Jacob Glanville: And so that’s what happened at the end of, yeah, it was actually the last day of 2020, December 31st, 2020, and we did the announcement a few days later. In January, we separated the service business, which was the Distributed Bio that Charles River acquired. And that’s that business is still super active, and they’re generating antibodies for companies around the world. And we spun out the therapeutic portfolio of the broad spectrum or universal vaccines and a series of other typically broad spectrum focused medicines like a universal antivenom, broad spectrum anti-infective against a couple of other disease areas that are important, into Centivax. And so that’s what Centivax is. We spent the last year, basically, you know, with a new entity, we were working on our broad spectrum vaccine technology, which you’re going to be hearing a lot about from us over the next couple of years for obvious reasons. Our main program was flu that I was working on from 2012 on. And we have a broad spectrum, our universal flu shot. Now we’re obviously applying our technology now to the coronavirus. And also we’re working on HIV.
Jacob Glanville: Then we have these other programs, including, as you alluded to, the CoV-2. So we made an antibody that could act as an injectable treatment for SARS-CoV-2. That’s gone through manufacturing. We went up to the in the IND process with the FDA. We’re on hold right now with that one because of Omicron. So they basically sent out a an announcement saying, Look, everybody who if you’re making therapies, if they don’t hit Omicron specifically, we are going to pause the clinical development. So we were supposed to go into humans at the beginning of January. But right now we’re looking for a partner. We have additional molecules internally or we’d look for a partner that we’re going to create a cocktail with because we we do best in class on a whole bunch of other variants. But like most of the other antibodies, we got hit with Omicron, so that’s where that one is sitting. It also just frankly reinvigorated our point where like, look, the broad spectrum vaccines are ultimately what needs to happen here because the best antibodies can be hit by a jump. Omicron was a big jump. We saw how rapid this thing was mutating and suddenly jumped like crazy and then it escaped our antibody. And so our vaccine technology is specifically designed to address problems like that. So we’re kind of going all in on it right now as we move forward.
Harry Glorikian: Yeah, because I was, you know, looking at the website and it’s interesting because, you know, the language for Centivax and the language for Distributed Bio, like computational antibody engineering, right? So they they sound very similar. But you know, if I got it correctly, it sounds like the services business is what got shunted off and then the therapeutic business where you’re creating products you sort of kept. Did you keep some of the people or how did you, you know…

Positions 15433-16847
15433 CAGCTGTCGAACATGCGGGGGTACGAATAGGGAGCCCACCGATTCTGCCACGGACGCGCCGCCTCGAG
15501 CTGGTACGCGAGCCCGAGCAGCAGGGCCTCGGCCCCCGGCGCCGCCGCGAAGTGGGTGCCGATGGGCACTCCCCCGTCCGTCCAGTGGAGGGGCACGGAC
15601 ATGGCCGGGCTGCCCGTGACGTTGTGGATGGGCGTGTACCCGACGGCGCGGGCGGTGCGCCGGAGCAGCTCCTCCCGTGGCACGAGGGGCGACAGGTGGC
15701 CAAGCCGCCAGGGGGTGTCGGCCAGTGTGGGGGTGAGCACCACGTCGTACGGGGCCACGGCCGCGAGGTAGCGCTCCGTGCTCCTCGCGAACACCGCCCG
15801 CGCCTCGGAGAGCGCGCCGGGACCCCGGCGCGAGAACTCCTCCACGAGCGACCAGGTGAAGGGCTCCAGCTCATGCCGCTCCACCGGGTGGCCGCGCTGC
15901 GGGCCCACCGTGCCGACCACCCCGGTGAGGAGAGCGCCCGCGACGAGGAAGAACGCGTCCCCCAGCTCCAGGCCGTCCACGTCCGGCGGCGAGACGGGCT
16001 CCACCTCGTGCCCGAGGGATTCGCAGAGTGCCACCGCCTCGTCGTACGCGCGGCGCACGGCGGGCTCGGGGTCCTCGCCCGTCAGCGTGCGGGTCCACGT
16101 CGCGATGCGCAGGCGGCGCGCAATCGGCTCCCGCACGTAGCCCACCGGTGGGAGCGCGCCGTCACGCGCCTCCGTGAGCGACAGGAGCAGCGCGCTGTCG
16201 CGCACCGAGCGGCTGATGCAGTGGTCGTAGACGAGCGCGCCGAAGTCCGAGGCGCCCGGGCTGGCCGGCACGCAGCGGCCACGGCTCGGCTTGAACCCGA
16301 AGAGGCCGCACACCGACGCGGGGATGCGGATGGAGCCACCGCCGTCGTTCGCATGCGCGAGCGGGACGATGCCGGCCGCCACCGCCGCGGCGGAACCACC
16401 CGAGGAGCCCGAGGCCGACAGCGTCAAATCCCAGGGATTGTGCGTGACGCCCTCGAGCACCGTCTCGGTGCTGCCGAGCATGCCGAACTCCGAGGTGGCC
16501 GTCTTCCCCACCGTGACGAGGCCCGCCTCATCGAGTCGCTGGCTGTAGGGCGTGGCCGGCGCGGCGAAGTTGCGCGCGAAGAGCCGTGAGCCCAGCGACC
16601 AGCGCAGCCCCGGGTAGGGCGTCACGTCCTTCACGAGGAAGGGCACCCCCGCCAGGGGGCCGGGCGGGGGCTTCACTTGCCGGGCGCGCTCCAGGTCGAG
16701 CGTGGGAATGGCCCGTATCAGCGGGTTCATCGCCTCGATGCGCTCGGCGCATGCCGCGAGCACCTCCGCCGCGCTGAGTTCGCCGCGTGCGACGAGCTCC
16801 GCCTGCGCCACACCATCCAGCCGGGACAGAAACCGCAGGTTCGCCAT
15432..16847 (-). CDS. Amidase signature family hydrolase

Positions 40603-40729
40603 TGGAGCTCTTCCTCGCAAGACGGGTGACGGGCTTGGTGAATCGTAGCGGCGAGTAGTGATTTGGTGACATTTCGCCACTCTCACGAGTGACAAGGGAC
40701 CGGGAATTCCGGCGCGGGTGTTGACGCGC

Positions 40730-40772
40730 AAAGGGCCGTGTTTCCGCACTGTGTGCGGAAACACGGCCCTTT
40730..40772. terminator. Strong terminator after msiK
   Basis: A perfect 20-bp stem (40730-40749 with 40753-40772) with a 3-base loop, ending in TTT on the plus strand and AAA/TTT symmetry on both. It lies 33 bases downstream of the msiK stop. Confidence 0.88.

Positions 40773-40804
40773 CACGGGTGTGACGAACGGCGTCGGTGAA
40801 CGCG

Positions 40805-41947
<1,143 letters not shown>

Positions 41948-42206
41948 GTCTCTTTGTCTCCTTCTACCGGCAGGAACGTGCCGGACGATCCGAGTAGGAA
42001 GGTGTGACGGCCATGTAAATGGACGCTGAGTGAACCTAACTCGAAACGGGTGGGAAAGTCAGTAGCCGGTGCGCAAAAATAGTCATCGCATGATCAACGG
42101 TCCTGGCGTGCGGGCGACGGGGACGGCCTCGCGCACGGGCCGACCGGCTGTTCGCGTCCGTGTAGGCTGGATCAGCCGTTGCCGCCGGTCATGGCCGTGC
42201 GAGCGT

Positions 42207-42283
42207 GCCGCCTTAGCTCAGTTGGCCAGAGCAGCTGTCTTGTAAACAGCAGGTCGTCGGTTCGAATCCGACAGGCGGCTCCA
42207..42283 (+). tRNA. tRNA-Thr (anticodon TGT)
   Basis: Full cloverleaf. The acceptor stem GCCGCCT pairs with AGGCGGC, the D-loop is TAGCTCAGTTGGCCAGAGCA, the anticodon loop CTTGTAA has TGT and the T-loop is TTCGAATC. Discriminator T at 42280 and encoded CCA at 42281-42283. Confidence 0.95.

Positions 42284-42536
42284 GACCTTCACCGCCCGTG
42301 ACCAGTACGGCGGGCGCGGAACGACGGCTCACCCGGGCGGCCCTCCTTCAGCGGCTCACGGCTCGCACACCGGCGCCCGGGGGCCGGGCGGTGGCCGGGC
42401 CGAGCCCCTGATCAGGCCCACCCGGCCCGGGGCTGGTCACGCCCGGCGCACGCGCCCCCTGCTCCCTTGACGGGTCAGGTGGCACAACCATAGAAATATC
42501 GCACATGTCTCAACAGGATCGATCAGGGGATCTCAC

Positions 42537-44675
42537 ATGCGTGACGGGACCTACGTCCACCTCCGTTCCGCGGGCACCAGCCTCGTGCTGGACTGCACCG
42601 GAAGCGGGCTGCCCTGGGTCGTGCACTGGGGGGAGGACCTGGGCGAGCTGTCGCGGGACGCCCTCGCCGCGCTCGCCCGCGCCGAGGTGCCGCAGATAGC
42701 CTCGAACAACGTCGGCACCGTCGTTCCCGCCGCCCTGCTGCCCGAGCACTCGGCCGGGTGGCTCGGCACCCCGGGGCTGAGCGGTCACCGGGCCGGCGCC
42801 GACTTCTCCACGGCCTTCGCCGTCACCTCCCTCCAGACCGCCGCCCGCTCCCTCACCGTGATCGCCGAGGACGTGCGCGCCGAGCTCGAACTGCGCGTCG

Jacob Glanville: Very few. So we had a couple of people that came over. But part of the acquisition or is it like, OK, you can go take this stuff, but we want you to build largely a new team because because we need an operating business, because they are acquiring it for the business. And if I went and like, did my little Pied Piper whistle and all my people came with me, then they wouldn’t have an operating business, which totally makes sense. So and it actually worked out because therapeutics, going into clinic is a fundamentally different type of business than running lots of antibody discovery. So at Distributed Bio, I had a lot of bioengineers and a team of there was a lot of younger scientists because we just need lots of people to run lots of programs. And then there’s a hierarchy of more senior leadership. Whereas Centivax is a therapeutics company, it’s a vaccine company. And so we have less people. There are 15 employees right now and a portfolio of things that we’re focusing on entirely and IP. And my team is much more senior because what I wanted to do is cherry pick my favorite people I worked with for the last 15 years to have a lot of experience of bringing medicines into clinic and driving them to successful conclusion. And so that’s largely a different team. Sawsen Youssef, who is my chief science officer at D Bio, she came with so. And we negotiated hard for that. So she’s with me at Centivax. Dave Tsao, he joined in the last year at D Bio, but he he joined with the idea he was going to move on to Centivax. So that was expected and otherwise the whole team was generated, we were building up Centivax so that we’d have an independent company. So we pulled them together over the last two years and right at the spin out, we had people ready to just jump in and continue work. And so that’s the team we have now.